Opinion: Democrats score 'own goal' in fight for equal pay in sports

Michael Graham

The same day the U.S. Women’s National Soccer Team was rolling through the ticker tape in New York City’s “Canyon of Heroes,” Democrats in Washington were filing legislation to give them something perhaps even more rewarding: A mandate for equal pay.

Megan Rapinoe of the United States celebrates at the end of the Women's World Cup round of 16 soccer match between Spain and the U.S. Rapinoe scored twice in her team's 2-1 victory.

West Virginia Sen. Joe Manchin proposed a bill barring any federal outlays for the U.S-hosted 2026 World Cup tournament, "unless the United States Soccer Federation provides equitable pay to the members of the United States Women’s National Team (USWNT) and the United States Men’s National Team (USMNT).”

“This would include any and all funds provided to host cities; participating local and state organizations; and Fédération Internationale de Football Association (FIFA).”

Manchin's bill has six co-sponsors, three of whom are running for president in 2020: Kirsten Gillibrand, Amy Klobuchar and Bernie Sanders.

Responding in a statement to a letter he received from a college coach suggesting her players would one day make the U.S. women’s team and get paid less than men, Manchin said, "That’s just plain wrong."

Unfortunately for those lobbying for equal pay, the biggest challenge may be that women’s soccer just isn’t as popular as men’s.

In America, the women’s World Cup may have felt like an event on par with the Super Bowl, but the entire tournament generated only about $130 million in revenues. By comparison, last year’s men’s World Cup generated $6 billion — 43 times more money.

The revenue gap is so large, in fact, that the players’ 7% cut of the gross ($400 million) is more than twice as large as the entire women’s World Cup revenue. In other words, if Senate Democrats want to achieve their goal of “equal pay,” the women players would have to get all of the revenue, have someone else cover all the tournament’s expenses, and they’d still be more than $200 million short.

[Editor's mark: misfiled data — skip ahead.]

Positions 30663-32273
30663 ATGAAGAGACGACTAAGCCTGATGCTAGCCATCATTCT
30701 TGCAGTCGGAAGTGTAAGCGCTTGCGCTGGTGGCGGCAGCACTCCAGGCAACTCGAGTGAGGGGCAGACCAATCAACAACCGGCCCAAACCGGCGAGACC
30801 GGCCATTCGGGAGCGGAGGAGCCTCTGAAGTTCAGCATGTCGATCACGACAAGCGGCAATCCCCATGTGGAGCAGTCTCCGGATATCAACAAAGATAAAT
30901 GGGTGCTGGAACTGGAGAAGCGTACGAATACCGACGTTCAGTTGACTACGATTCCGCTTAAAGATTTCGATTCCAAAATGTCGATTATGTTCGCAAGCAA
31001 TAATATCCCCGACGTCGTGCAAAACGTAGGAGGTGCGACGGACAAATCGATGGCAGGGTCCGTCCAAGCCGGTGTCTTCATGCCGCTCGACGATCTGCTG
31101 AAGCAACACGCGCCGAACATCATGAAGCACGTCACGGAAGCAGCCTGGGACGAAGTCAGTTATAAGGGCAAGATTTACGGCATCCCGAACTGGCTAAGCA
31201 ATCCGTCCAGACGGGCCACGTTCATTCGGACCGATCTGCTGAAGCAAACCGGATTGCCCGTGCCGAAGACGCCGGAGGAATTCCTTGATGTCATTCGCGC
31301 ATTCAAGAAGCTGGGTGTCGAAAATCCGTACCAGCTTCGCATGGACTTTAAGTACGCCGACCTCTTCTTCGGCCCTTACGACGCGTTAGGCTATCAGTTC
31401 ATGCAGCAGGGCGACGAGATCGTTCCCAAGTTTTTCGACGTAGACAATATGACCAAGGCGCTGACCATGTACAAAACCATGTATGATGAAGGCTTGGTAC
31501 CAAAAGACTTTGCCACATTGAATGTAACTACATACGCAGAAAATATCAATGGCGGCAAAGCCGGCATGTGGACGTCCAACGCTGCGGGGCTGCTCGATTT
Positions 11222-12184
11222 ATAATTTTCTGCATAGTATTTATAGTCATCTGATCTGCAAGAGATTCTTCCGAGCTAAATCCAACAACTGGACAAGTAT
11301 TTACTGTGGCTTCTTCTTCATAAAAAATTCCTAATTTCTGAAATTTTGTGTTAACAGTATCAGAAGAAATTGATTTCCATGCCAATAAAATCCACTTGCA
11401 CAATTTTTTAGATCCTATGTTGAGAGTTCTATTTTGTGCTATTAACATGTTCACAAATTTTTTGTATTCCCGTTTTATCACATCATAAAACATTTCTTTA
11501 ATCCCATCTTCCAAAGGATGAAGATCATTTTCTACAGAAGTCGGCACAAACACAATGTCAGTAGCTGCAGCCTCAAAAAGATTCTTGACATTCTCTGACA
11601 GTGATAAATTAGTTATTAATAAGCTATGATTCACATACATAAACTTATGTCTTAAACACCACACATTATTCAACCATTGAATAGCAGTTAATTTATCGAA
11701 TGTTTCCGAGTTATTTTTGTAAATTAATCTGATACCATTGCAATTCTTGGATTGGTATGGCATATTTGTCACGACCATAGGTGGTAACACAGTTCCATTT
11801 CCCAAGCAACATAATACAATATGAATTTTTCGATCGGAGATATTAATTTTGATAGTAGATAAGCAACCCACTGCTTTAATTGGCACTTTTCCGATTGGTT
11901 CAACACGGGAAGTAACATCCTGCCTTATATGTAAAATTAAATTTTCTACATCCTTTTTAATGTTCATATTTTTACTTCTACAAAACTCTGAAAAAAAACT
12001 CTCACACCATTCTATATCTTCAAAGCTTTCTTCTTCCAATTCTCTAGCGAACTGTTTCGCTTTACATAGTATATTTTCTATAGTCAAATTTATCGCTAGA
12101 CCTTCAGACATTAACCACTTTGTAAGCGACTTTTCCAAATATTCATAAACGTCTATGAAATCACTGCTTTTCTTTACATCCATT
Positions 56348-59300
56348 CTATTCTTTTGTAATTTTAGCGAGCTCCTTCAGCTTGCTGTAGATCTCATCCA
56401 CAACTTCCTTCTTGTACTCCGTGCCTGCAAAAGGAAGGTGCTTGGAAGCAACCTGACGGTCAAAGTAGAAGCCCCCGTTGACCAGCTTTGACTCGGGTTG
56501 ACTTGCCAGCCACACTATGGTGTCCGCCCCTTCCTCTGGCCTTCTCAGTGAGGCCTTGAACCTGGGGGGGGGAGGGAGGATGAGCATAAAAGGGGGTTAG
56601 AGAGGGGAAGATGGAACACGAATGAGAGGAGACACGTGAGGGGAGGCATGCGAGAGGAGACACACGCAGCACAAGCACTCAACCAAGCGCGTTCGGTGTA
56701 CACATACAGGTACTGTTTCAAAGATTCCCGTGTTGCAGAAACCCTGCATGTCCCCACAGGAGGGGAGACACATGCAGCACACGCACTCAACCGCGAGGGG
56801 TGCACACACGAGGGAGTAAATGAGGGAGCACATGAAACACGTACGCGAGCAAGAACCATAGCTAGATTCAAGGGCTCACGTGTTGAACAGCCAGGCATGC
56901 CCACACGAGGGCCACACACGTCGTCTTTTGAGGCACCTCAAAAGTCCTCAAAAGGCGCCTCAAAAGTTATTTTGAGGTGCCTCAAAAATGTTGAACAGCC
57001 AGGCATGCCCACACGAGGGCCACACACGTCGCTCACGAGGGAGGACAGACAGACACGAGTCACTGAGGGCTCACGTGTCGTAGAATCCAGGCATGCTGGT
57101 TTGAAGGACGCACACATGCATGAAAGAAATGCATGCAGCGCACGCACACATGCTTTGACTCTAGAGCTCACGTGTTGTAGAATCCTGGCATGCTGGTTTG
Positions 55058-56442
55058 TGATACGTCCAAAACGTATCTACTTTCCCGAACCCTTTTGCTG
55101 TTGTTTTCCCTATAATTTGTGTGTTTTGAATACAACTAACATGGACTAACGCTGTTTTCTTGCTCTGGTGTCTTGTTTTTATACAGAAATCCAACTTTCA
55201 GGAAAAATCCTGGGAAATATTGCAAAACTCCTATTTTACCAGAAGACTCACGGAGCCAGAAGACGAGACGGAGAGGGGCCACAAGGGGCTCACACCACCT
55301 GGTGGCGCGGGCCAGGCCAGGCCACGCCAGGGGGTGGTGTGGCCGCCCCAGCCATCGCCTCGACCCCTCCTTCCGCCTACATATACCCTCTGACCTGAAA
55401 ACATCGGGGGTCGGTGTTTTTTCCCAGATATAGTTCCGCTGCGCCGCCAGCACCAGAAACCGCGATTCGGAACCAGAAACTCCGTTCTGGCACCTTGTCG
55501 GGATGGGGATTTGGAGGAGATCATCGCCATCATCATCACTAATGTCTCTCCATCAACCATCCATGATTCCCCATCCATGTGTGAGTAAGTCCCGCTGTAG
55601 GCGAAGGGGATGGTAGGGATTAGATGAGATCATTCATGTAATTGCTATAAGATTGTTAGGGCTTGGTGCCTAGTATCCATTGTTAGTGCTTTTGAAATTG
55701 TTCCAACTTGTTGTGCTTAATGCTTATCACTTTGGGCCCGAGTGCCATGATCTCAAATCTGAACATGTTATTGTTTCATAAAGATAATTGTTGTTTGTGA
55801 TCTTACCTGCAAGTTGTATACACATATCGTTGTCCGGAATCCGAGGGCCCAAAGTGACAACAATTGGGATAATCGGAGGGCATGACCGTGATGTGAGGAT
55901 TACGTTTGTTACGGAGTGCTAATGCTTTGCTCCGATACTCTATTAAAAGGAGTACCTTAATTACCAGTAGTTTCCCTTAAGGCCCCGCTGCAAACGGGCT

Women’s soccer just isn’t that popular, either in America or around the globe. Men’s soccer has such a strong fan base that it can support both massive, multi-billion-dollar World Cup events every four years and sustain a series of professional leagues across Europe. Five of the top 10 revenue-generating sports leagues in the world are men’s soccer.

None of the top 25 revenue-generating leagues feature women athletes.

Some feminists argue that this fact is, in itself, a form of sexism. Even if it’s true that women sports fans also prefer to watch men’s professional sports, they say, women should still be paid the same.

Writing for Forbes, marketing expert Blake Morgan acknowledges the fact that “the U.S. team does not bring in as much revenue as the men’s," but still contends that FIFA should make a marketing decision to pay women at the same level as men — or else.

“For FIFA a few hundred million dollars is not a lot of money,” she wrote. “These optics can crush them in a quarter or make them more money in a quarter. If they care about money, they will pay up.”

But as Megan McArdle at the Washington Post asks: “Even if we could stop people from watching the men more than the women, should we? And if not, should we expect FIFA to pay the women’s soccer players three times the total revenue of their tournament to produce an income distribution we like better?”

Manchin’s bill is an attempt to coerce FIFA into a politically correct pay scale, but nations all over the globe aggressively compete for FIFA events. If the Democrats push too hard, FIFA could take its soccer ball and go home. Or, more accurately, to Mexico or Canada, which are already hosting 2026 World Cup events.

Advocates Sen. Jeanne Shaheen and Sen. Elizabeth Warren declined repeated requests for comment regarding who should pay for the “equal pay” they demand. They’ve also declined to comment on the math that many sports journalists have begun reporting regarding the World Cup and women’s pay: the players in the men’s World Cup get only 7% of the revenues collected, while the women get about 23of overall revenue.

That’s right: The women earn more.

For Democrats, this issue is quickly turning into what soccer fans call an “own goal.”

Michael Graham is political editor at InsideSources.com.